• Property Portfolios – During lockdown, many companies gave up their office space in a bid to cut costs as the work-from-home trend took hold. As a result, many companies are not spending on building new offices or renovating existing office space. It’s likely to be a long-term trend as many corporates realise that staff can successfully work from home, and that prime floorspace might not be as necessary as once thought. Shopping centres and malls are also under severe pressure with many large retailers having to cull stores and jobs as a result of the lockdown and depressed consumer spending.

To say that times are incredibly tough and uncertain would be a gross understatement. In a bid to cope, many construction companies have cut capex by 50% – 60%, jobs have been cut, work hours have been reduced and property rentals in industrial and commercial properties are likely to never return to pre-Covid levels as remote working becomes part of the new normal.

“Construction companies, landlords, developers and contractors will need to explore ways of managing the impact and complexity of a radically changed environment. It is vital to engage with all relevant parties to renegotiate contracts and clauses. These may include authorities, owners, lenders, contractors, subcontractors, suppliers, clients, and so on. Aon Global Risk Consulting (AGRC) has been working with organisations to identify, assess and quantify the short- and long-term impact of Covid19 on construction projects which can then be used as a basis for negotiation with external stakeholders and help communicate the situation internally,” Michael explains.

To this extent, the approach consists of:

  • Identifying construction project components which can generate high financial impacts, from a cost and delay perspective.
  • Preparing a register listing and justifying each high financial impact and grouped by generating component.
  • Quantifing the overall financial losses associated with each impact and creating multiple impact scenarios from a cost and delay perspective.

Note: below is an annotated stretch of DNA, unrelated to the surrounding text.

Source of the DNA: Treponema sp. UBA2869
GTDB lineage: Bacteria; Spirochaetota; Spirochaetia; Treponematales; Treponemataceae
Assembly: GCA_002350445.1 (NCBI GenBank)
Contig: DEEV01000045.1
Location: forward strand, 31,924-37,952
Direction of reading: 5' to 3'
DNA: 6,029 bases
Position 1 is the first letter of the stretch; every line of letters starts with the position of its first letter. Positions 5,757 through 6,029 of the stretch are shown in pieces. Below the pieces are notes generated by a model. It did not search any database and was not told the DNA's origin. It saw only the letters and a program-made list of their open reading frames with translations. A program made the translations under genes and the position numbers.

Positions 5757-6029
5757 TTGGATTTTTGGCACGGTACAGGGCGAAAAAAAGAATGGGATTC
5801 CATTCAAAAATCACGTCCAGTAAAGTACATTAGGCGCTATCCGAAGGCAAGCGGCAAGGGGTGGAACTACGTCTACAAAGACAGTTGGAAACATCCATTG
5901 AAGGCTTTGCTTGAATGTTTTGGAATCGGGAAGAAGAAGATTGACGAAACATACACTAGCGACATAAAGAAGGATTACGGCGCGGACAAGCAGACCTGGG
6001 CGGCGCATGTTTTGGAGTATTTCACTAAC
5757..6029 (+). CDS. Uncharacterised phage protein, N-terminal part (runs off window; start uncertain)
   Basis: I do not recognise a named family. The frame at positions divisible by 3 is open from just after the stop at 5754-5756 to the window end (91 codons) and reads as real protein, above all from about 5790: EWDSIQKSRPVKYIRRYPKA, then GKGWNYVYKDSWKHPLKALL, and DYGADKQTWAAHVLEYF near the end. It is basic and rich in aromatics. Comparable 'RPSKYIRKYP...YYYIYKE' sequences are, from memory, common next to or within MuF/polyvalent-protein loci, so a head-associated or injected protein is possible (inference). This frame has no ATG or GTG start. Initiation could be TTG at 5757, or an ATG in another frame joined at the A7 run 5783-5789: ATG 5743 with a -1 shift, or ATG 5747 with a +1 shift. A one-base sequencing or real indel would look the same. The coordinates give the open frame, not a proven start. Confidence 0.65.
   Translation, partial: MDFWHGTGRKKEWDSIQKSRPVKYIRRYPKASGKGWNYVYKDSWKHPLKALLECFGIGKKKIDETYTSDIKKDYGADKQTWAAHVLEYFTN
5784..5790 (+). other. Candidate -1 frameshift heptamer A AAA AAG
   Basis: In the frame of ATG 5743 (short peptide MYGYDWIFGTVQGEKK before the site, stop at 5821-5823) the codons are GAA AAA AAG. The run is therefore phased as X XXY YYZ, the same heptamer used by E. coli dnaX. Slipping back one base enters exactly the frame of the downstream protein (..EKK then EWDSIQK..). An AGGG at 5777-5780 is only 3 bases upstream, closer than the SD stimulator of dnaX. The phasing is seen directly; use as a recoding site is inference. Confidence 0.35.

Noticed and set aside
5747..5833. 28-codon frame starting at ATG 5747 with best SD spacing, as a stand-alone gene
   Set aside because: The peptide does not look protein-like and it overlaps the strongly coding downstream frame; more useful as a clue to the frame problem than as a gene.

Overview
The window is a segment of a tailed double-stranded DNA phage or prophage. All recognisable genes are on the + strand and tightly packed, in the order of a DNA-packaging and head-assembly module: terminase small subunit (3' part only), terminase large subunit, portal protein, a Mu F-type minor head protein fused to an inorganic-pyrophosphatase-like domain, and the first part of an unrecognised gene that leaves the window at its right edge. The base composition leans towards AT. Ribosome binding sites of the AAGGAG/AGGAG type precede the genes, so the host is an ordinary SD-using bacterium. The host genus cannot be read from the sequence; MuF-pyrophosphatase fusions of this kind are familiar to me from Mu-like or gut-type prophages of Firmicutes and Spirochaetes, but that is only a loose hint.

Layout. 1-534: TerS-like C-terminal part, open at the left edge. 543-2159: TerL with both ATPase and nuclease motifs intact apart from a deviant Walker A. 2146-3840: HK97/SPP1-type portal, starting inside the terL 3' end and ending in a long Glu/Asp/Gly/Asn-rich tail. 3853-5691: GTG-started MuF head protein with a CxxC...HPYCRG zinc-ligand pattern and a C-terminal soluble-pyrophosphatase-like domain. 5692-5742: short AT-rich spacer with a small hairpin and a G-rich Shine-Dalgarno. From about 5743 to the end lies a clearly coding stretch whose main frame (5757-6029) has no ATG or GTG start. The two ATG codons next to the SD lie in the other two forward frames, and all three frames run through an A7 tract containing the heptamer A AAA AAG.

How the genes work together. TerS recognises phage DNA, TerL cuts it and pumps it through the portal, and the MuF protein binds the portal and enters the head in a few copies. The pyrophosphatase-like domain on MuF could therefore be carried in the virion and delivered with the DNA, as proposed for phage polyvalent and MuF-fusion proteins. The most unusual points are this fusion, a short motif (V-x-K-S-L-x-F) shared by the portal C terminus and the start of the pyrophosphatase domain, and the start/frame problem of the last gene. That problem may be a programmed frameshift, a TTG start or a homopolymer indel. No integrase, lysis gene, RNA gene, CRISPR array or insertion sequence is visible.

• Comparing the results of impacts quantification to the contingency plans in place and existing insurance policies.

Insurance matters related to projects that are still on the go remains a concern. “Many companies are opting not to renew their insurance policies due to cost-cutting, which could be detrimental to their operations on projects that are still in progress. Companies have a legal obligation to ensure that cover is maintained up to the conclusion of a project, as the financial and liability repercussions could be catastrophic if anything should go wrong,” Viterenwa urges.

“The industry will pick up in the coming months and we are already seeing a commitment from government regarding infrastructure spending, and positive signs on the energy front with a determination by mineral resources & energy minister Gwede Mantashe to procure 11.8GW of additional electricity in the coming years from independent power producers. Government has also committed to expedite the implementation of at least 50 infrastructure projects with a total investment value of more than R340-billion in the coming months as part of South Africa’s economic recovery plan.

“It is crucial that construction companies maintain their covers and conditions of cover as far as possible. As reinsurers and insurers prepare for their major renewal season in January 2021, they may find that they will not have access to the same type of cover, pricing and terms and conditions from insurers that they have now. A conversation with a professional broker that specialises in construction risk is crucial in order to anticipate any changes in policy wording, terms and conditions, pricing and potential exclusions to maintain a workable and affordable level of cover during these trying times, and to avoid the potential for costly and potentially uninsurable liabilities,” says Michael.

As a key driver of South Africa’s economy, and a key pivot in the country’s post-Covid recovery, more than ever the industry sector needs to maintain and grow its resilience and embrace change to emerge leaner, more focused, and having mastered new technologies and a new world of work in a very different new normal. Suitably scoped insurance and risk management practices remain fundamental to being able to embrace risks for the opportunities they present in the coming months.